Alzheimer's Disease Screening Tests

Alzheimer's disease is a progressive disease that affects more than 3 million individuals each year, making it one of the more common diseases known today. Alzheimer's affects an individual's memory and cognitive functions or skills over time, in many cases leading to an earlier death. Although there is currently no cure to Alzheimer's disease, there are a few disease screening tests and options in terms of treatment and diagnosis, allowing those who are affected to get the medical attention necessary to retain as much mental and cognitive function as possible, regardless of the stage of the disease when first diagnosed. Understanding some of the Alzheimer's disease screening tests is a way to determine which route you want to take when seeking treatment options and working with your doctor.

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  1. What are some of the most common signs and symptoms of Alzheimer's disease?
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    Individuals who are diagnosed with Alzheimer's disease often note their inability to remember others' names, simple tasks, or even driving directions in the earlier stages of the disease. Over time, the inability to function properly with motor skills or even remembering a relative are also noted in patients.

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  2. What Alzheimer's disease screening tests are available today?
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    Having a traditional MRI, PET scan, or CT scan can help a doctor with the diagnosis of Alzheimer's disease based on the results. In order to learn more about the progression of the disease itself, cerebrospinal fluid is often obtained depending on the patient's age and the physician's choice of treatment. Having multiple MRI scans and PET scans over time once diagnosed with Alzheimer's disease is not uncommon and allows physicians and specialists to determine the effectiveness of the medication and current treatment plan you have in place.

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  3. Are there other diseases closely related to Alzheimer's?
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    Yes. Other diseases that are similar or may be related to developing Alzheimer's disease include dementia, Sundowner's disease, psychosis, and even Parkinson's disease.

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  4. Is there a specific type of physician to look for when diagnosed with Alzheimer's disease?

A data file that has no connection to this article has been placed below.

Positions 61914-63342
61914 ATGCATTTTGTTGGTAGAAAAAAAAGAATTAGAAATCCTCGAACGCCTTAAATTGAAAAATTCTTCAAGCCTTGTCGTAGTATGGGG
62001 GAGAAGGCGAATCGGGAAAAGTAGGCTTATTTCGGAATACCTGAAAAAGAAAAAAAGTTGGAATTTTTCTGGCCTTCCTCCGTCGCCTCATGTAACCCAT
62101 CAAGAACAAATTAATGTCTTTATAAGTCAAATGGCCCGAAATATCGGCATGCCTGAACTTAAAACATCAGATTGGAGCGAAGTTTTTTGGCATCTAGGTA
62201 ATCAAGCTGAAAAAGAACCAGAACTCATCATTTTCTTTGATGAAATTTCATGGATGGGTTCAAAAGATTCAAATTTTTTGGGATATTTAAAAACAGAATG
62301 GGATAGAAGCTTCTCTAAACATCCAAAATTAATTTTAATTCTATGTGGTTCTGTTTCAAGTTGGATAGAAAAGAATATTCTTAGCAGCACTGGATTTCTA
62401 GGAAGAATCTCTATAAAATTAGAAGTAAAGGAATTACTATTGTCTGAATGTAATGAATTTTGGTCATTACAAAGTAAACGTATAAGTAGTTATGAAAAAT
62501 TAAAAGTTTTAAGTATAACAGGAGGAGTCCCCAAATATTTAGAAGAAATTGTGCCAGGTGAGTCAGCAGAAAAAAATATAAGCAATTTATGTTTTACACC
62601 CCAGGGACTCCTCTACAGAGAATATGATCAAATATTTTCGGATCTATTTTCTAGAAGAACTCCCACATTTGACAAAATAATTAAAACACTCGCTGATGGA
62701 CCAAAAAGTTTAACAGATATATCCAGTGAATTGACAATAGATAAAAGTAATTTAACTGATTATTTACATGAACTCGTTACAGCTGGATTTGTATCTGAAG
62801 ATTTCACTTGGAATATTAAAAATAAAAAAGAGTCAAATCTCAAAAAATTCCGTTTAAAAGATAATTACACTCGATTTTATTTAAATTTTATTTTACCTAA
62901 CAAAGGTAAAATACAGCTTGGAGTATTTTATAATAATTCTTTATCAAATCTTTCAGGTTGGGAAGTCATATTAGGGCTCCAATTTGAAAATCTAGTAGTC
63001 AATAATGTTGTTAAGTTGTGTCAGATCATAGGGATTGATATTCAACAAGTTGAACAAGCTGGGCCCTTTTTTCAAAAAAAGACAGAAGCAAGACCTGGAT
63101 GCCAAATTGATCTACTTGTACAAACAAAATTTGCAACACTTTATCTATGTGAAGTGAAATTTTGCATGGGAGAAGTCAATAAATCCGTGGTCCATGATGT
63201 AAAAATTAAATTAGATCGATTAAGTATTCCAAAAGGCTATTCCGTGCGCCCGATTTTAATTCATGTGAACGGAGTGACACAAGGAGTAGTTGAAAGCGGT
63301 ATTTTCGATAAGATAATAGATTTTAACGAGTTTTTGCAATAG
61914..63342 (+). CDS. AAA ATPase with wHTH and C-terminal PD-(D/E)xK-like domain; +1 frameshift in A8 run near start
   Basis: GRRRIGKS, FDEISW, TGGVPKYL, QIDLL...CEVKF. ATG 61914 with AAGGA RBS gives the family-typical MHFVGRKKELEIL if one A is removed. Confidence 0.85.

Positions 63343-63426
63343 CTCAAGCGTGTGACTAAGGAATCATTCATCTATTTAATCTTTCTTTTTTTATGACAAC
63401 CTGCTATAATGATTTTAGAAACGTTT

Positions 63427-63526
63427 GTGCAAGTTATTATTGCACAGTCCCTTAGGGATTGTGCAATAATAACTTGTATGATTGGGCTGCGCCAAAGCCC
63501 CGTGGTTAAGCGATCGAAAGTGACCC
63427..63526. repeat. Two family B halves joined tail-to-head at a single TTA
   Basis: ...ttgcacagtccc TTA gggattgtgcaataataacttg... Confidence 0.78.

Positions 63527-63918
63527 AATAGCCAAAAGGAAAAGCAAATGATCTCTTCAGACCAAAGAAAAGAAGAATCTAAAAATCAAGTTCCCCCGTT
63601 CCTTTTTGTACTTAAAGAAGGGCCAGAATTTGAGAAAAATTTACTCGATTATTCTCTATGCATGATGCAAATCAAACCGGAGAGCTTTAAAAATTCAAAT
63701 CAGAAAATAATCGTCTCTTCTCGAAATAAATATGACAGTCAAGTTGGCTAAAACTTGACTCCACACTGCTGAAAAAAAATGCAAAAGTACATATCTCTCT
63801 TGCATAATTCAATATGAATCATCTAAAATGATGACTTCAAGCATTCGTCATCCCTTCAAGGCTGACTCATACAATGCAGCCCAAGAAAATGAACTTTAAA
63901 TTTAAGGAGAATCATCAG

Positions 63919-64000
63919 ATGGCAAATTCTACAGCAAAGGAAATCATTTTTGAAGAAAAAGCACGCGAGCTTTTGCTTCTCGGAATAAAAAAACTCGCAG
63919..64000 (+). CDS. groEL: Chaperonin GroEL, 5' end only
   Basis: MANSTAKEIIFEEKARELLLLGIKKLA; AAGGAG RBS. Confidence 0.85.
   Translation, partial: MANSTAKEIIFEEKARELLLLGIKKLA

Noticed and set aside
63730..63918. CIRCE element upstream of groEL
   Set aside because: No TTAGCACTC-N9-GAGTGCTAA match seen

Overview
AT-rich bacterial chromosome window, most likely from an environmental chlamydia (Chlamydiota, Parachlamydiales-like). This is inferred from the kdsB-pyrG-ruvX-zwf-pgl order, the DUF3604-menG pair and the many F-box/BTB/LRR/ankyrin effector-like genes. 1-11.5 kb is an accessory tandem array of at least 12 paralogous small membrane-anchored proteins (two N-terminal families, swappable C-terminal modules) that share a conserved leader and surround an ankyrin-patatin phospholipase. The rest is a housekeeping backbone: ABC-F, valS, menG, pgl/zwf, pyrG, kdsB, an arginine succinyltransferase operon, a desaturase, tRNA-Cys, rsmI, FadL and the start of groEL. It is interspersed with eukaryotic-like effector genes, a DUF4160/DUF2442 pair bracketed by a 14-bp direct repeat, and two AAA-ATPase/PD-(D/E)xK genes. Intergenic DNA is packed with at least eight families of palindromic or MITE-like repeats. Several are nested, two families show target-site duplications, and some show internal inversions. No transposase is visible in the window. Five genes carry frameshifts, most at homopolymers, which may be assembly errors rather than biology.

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    While seeing a neurologist who specializes in Alzheimer's disease is highly recommended, it is also possible to seek out a specialist physician who better understands Alzheimer's disease when diagnosing patients, leading in research, and choosing the right treatment options. Working together with a neurologist and psychiatrist is advisable regardless of the prognosis you have been given and the treatment options you have chosen.

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  5. Can treatment and medications help to slow the progression of Alzheimer's disease?
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    In some cases it is possible for medications and treatment to slow the progression of Alzheimer's disease based on the current progression of Alzheimer's in a patient as well as how an individual responds to medications individually.

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  6. Is there a cure for Alzheimer's?
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    Unfortunately there is not currently a cure in place for Alzheimer's disease altogether, although seeking treatment as quickly as possible in conjunction with medications on the market available today help to slow the progression of the disease to live a more healthy and fulfilling life.

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  7. Are there risk factors of developing Alzheimer's disease?
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    The most common risk factor of Alzheimer's known today is a gene that is inherited. There are not additional risk factors to look out for when diagnosing a patient, which is why it is important to take into account family history and knowing who has been affected by the disease in your own family tree.

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  8. What is the age most patients with Alzheimer's disease are diagnosed?
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    Although there is not a current age that Alzheimer's begins in all patients, it is more common to begin showing signs of the disease later in life and usually after the age of 50.

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